The versatile TuffStuff CHL-610WS Dual Adjustable Pulley comes with a 90kg (200lb) weight stack that ascends in manageable 4.5kg (10lb) increments, and which saves us space and money by replacing 3 different cable machines: a lat pulldown, a functional trainer and a low row station.
All 6 of the pulleys are constructed from durable nylon and each benefit from sealed ball bearings, helping us to achieve a stronger mind-muscle connection by providing a smooth, uninterrupted range of motion.
The two upper pulleys are fixed and are purpose-built for developing a more imposing upper body via constant tension exercises like lat pulldowns, which broaden the back and improve your v-taper, and tricep pushdowns, which increase your pressing power and fill your sleeves.
Likewise, the lower pulleys are fixed, which makes them ideally positioned for a variety of compound and isolation movements that require stability: cable rows, which improve your posture and thicken the back muscles; lateral raises, which widen the shoulders; and bicep curls, which add another dimension to your arms.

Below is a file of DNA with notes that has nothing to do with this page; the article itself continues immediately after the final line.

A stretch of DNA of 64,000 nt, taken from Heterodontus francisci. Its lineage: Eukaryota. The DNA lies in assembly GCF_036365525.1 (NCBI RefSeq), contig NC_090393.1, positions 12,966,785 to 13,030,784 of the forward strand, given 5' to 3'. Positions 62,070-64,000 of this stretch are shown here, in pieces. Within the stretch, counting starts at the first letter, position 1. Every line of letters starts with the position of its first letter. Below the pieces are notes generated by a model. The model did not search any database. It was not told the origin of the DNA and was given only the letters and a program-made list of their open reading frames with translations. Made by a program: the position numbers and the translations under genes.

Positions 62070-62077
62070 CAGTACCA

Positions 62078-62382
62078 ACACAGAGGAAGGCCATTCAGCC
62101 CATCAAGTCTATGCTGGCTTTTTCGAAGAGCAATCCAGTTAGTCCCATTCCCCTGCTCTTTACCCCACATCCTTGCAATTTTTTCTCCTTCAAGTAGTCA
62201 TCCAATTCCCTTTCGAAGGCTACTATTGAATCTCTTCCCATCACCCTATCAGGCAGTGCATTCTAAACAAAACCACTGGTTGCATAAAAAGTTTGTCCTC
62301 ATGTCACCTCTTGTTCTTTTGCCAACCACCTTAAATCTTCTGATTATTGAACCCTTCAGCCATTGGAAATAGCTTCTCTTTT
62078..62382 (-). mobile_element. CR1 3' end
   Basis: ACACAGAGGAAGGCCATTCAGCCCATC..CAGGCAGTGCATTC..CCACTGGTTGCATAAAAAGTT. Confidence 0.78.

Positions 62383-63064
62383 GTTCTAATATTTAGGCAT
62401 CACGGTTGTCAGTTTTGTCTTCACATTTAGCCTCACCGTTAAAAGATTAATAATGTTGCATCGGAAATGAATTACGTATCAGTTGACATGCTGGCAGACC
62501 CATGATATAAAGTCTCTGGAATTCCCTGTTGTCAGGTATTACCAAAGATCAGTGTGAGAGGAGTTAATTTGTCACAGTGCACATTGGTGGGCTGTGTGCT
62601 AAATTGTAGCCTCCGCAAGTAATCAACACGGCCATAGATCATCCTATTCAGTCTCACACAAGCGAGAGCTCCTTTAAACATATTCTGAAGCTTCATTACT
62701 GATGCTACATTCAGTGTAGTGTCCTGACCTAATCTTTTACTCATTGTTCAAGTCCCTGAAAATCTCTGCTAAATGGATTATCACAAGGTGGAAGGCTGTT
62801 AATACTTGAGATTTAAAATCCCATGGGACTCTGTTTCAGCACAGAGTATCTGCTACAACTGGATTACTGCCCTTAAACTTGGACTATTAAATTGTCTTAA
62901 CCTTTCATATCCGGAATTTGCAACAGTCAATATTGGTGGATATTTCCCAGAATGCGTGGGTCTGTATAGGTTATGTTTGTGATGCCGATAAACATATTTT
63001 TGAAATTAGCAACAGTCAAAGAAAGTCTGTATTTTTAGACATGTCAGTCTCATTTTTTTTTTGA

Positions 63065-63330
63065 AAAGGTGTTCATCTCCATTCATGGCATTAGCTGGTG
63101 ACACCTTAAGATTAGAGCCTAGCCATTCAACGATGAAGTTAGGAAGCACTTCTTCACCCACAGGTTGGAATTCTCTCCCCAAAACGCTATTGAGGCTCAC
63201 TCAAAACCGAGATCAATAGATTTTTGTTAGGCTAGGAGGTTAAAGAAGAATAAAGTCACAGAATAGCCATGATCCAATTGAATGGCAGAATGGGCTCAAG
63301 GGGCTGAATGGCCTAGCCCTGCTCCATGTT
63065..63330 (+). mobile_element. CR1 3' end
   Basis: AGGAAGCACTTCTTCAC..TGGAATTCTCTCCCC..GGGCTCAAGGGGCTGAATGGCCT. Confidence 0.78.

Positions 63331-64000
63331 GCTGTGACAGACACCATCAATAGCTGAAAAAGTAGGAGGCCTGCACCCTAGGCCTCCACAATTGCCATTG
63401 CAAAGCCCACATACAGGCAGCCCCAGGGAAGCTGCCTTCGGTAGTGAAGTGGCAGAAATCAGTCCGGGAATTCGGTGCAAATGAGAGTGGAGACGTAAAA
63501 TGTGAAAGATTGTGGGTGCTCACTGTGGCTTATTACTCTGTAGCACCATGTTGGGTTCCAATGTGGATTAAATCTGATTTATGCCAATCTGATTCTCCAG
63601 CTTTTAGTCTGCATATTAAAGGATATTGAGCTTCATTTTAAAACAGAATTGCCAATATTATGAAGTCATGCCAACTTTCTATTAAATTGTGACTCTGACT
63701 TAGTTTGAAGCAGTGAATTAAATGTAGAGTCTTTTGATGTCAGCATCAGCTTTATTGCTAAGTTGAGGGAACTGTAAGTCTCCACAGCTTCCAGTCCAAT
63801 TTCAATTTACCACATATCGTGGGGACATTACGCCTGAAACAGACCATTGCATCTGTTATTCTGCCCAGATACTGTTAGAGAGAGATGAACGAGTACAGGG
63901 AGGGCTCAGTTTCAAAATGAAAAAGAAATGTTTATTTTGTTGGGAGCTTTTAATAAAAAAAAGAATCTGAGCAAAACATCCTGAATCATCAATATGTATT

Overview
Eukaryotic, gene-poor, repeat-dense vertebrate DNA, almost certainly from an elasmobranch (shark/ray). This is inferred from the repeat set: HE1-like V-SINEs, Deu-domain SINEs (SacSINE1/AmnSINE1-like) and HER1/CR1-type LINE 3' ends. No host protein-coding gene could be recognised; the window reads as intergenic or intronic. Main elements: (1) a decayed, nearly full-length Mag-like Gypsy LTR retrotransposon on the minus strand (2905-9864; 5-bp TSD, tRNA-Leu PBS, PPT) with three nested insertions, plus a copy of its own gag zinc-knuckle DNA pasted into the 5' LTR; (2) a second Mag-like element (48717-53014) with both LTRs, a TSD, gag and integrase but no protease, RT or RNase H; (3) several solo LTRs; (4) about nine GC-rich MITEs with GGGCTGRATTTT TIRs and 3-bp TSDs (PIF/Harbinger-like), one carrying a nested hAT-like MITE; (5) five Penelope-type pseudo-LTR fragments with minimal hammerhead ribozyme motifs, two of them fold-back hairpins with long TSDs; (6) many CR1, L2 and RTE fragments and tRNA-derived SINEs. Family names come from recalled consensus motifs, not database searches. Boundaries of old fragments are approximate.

On the contrary, the two functional trainer-style pulleys are completely adjustable. As such, they offer the widest variety of exercises—more than I could name here—out of the three cables. But some of my favourite moves are cable crossovers, for expanding the chest muscles; ab crunches, for developing a more prominent six-pack; and overhead extensions, which really bulk up the arms by emphasising the triceps long head.